4. Voting on Ideas: Individuals vote privately to prioritize ideas. Votes are counted to identify ideas that are highly valued by the group as a whole. The moderator establishes what criteria are used to prioritize ideas. To begin, each group member selects the five most important points from the group’s list and writes an idea on each card. Each member then ranks the five selected ideas, with the most important given a rank of 5, and the least important a rank of 1.

After members rank their responses in order of priority, the facilitator creates a tally sheet on the flip chart with numbers on the left side of the table, corresponding to the ideas from the round.

The moderator collects all the cards from the participants and asks a group member to read the number of the idea and the number of points assigned to each one, while the moderator records and then adds the scores on the tally sheet.

The ideas most valued by the group are the actions or group ideas most favored in response to the question posed by the moderator.

When to use the nominal group technique

This is a good method for obtaining group consensus , for example, when multiple people (program staff, stakeholders, community residents, etc.) are involved in building a logic model and the list of results for a component. specific is too long and therefore must be prioritized.

In this case, the questions to consider would be “Which of the listed products are most important to achieving our goal and are they easier to measure? Which of our products are the least important to achieving our goal and are the most difficult for us to measure? ”

Advantages and disadvantages of the nominal group technique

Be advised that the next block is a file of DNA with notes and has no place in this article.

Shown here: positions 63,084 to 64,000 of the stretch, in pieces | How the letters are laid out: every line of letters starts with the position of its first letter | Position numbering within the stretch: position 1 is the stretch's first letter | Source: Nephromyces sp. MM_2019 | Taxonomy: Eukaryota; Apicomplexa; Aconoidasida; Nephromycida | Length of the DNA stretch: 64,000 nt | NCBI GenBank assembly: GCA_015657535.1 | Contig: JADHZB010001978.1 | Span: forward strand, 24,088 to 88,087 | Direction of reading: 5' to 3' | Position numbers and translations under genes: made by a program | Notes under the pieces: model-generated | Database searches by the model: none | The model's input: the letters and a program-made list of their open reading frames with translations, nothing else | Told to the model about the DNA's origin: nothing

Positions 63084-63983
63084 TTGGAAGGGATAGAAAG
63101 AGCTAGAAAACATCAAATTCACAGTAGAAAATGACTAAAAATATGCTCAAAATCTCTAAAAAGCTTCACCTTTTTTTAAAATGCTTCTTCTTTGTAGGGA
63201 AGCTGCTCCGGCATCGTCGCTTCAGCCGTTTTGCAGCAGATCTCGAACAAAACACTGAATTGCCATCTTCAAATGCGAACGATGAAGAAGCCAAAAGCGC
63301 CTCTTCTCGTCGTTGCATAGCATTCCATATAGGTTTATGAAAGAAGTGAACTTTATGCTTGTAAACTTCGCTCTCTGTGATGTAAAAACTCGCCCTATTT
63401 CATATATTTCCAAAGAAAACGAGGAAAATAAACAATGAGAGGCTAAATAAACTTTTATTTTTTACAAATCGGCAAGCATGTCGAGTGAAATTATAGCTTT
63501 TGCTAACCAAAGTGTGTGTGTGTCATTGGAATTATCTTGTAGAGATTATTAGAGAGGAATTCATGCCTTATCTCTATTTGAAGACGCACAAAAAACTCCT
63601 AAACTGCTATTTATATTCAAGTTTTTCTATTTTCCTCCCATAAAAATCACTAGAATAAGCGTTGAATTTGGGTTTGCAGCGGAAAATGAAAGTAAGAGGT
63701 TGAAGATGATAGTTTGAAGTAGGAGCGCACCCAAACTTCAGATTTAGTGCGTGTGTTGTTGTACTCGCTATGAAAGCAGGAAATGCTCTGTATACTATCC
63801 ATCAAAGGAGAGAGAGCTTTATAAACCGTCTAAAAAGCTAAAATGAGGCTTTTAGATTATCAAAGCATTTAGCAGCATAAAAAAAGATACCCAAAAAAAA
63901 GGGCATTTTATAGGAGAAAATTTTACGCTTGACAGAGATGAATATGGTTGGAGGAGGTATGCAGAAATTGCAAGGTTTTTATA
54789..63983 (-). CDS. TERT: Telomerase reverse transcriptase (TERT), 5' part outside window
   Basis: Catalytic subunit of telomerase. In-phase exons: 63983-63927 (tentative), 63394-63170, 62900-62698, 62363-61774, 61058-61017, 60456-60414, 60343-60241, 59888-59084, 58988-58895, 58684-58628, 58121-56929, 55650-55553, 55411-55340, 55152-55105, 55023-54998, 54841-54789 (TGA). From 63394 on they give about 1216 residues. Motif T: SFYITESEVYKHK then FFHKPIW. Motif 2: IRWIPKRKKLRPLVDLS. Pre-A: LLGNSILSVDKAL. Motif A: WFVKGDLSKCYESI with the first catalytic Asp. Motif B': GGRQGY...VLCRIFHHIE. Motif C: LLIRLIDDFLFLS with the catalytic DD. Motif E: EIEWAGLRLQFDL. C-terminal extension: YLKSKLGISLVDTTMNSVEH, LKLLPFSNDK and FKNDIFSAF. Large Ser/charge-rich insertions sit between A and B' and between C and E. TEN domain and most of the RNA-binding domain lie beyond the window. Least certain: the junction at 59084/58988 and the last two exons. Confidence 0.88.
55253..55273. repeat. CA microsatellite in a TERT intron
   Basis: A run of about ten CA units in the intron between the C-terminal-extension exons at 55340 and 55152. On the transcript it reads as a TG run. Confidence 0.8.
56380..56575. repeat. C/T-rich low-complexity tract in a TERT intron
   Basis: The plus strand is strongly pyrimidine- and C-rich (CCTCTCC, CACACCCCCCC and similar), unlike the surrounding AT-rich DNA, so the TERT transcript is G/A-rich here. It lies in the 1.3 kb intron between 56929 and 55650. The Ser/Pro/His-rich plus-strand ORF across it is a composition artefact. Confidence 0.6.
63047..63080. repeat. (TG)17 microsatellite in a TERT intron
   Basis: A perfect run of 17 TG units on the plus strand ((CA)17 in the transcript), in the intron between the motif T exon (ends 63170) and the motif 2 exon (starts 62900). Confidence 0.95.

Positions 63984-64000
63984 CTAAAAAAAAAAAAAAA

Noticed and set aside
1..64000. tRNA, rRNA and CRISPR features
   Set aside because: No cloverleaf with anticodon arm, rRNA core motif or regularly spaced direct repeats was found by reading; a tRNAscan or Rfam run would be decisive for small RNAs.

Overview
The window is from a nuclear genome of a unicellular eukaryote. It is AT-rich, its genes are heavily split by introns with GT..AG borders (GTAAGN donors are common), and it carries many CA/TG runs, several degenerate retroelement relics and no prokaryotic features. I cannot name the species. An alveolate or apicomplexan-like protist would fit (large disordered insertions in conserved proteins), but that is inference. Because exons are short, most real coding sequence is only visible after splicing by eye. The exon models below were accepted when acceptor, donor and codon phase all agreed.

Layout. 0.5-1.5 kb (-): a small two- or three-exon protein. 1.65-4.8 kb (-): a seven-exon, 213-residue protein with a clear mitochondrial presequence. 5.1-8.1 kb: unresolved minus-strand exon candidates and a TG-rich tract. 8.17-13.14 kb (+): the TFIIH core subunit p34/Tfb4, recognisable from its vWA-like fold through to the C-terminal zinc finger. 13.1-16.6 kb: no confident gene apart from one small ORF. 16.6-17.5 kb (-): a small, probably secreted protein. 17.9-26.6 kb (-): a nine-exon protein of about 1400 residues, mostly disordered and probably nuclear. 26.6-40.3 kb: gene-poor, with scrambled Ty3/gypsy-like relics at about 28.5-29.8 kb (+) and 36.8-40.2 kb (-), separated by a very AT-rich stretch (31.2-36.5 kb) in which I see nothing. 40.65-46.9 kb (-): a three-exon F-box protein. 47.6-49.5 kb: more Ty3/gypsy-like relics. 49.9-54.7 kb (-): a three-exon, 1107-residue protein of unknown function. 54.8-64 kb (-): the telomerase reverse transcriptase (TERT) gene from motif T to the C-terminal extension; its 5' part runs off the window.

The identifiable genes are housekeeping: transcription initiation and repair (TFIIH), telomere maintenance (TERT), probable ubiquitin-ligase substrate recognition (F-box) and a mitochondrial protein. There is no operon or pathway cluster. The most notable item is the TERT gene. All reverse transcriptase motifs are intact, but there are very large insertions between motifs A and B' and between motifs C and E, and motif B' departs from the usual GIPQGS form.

Among the benefits of using this technique are:

  • Generates more ideas than traditional group discussions.
  • Balances the influence of individuals by limiting the power of opinion leaders (especially advantageous for use with adolescents, where peer leaders can have an exaggerated effect on group decisions, or in collective meetings, where established leaders tend to dominate the discussion).
  • Reduces competition and pressure to conform, based on status within the group.
  • Encourage participants to face problems through constructive problem solving.
  • It allows the group to prioritize ideas democratically.
  • It tends to provide a greater sense of closure than can be achieved through group discussion.

Some of the disadvantages of a nominal group technique are:

  • Requires preparation.
  • It minimizes the debate and, therefore, does not allow the full development of ideas, so it can be a less stimulating process than other techniques.

Alternatives to a nominal group technique

Platforms such as online communities are an excellent option to collect information from a group of people through different methods.

In a community you can make use of surveys, polls, email discussion groups , focus groups online where you can generate ideas among participants for the insights you need.

You can take better control of your research, do a quantitative and qualitative analysis and take your research to the next level.